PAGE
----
Nope, the criteria for inclusion seemed too willy-nilly and wonky for my liking. Mixing TV and film was one major hurdle (does one popular film trump a long-running series?). Never quite defining what a "sleuth" is was another.

So this poll will never be more than a curiousity, a simple, enjoyable diversion.

But so what?

It was fun.

Now if only SLEUTH would air some of these.

But don't get me started on what SLEUTH should be airing. That's a whole other column...

Tuesday, October 03, 2006

Jiggetty Jig (Bouchercon 2006 Part One)

As in "Home again, home again..."

I never thought I'd say it -- or at least out loud -- but it's good to be back in Palmdale. After the whirlwind tour that was Bouchercon 2006 in Madison, Wisconsin, I'm put in mind of "Home for a Rest" by Canadian Celtic rabble rousers Spirit of the West:

"You'll have to excuse me
I'm not at my best
I've been gone for a month
I've been drunk since I left."

Not that I was actually gone for a month, or that I was even drunk for the four days and change that comprised Bouchercon 2006 -- it just felt that way by the time the cab finally dropped the lovely and talented D.L. Browne (AKA Diana Killian, AKA The Girl Detective, AKA Mrs. Thrilling) and I off late Sunday night.

In fact, I don't think I ever got more than a slight buzz on. But there was sure a hell of a lot of social (some of it very social) drinking there. Because for many of us, the bar is the de facto heart of these things. It's where you meet friends and agents and publishers and the like, catch a quick bite, sit and sort out your schedule or your book bag in between the numerous panels, appointments, parties, dealer's rooms and award ceremonies. And, of course, have a drink.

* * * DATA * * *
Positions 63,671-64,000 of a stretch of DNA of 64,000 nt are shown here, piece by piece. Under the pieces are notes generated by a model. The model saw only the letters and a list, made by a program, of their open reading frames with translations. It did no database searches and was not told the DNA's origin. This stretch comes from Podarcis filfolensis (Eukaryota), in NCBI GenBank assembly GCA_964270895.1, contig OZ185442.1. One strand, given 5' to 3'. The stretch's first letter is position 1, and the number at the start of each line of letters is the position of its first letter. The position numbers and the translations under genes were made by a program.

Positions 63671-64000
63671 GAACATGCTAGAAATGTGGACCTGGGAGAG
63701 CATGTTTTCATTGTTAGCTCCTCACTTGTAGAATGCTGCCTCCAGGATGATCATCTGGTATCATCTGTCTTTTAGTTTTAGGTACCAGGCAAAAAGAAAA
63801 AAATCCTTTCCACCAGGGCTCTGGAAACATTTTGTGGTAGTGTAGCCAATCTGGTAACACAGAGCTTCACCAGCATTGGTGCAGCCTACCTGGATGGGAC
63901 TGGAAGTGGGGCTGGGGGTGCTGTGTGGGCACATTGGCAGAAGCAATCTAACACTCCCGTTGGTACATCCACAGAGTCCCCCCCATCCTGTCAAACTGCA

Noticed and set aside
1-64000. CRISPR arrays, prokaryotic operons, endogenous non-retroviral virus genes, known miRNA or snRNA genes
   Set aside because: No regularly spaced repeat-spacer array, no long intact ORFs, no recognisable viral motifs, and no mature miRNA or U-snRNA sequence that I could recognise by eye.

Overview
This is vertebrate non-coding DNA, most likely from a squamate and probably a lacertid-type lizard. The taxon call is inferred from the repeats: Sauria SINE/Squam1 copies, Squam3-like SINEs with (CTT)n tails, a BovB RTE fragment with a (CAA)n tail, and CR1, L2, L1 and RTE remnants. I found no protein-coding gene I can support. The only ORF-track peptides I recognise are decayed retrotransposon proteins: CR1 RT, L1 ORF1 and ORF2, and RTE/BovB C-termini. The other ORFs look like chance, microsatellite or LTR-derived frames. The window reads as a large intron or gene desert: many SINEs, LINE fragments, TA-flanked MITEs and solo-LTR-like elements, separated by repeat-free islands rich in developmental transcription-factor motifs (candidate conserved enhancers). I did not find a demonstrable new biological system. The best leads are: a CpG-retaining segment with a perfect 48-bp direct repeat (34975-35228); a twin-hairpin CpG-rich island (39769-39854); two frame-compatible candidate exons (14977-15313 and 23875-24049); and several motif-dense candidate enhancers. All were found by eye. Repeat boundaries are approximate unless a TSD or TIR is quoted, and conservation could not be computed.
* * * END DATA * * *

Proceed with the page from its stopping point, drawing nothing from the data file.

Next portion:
But hey, it was good beer (local brew Capital Amber Ale on tap is more than decent). And the company was even better.

It was great to see so many old pals, and even make a couple of new ones, including the elusive Tribe (a dynamite writer who's been MIA from TD and elsewhere for far too long), Shannon Clute (of Out of the Past podcast fame) and Declan Hughes (possibly the illegitimate child of Ken Bruen and Ross Macdonald).

One of the few disappointments (besides the stunning lack of people wearing cheese on their heads) was the non-show of Dave White, having been arrested on some sort of New Jersey morals charge involving squirrels and rubber undergarments or something that prevented him from flying to Wisconsin.

But Ken Bruen, Al Guthrie, Jason Starr, Donna Moore, Max Allan Collins, Jim Doherty, Gary Phillips, Sam Reaves, Richard Moore, Sarah Weinman, Simon Wood, Gary Neihbuhr, both Teds, assorted Jordans, Duane Swierczynski, Maggie Griffin, Brian Thornton, Laura Lippman, Bill "International Love God" Crider, Jan Long, Art "Great" Scott, Russel McLean, Reed Farrell "Mr. Hattrick" Coleman, Jack Bludis, Richard Helms, Luci Davin, Lee Child, Kate Stine and crew and a cast of thousands did make it.

Drinks were drunk, stories were swapped, backs slapped and accomplishments hooted. And even a few deals made.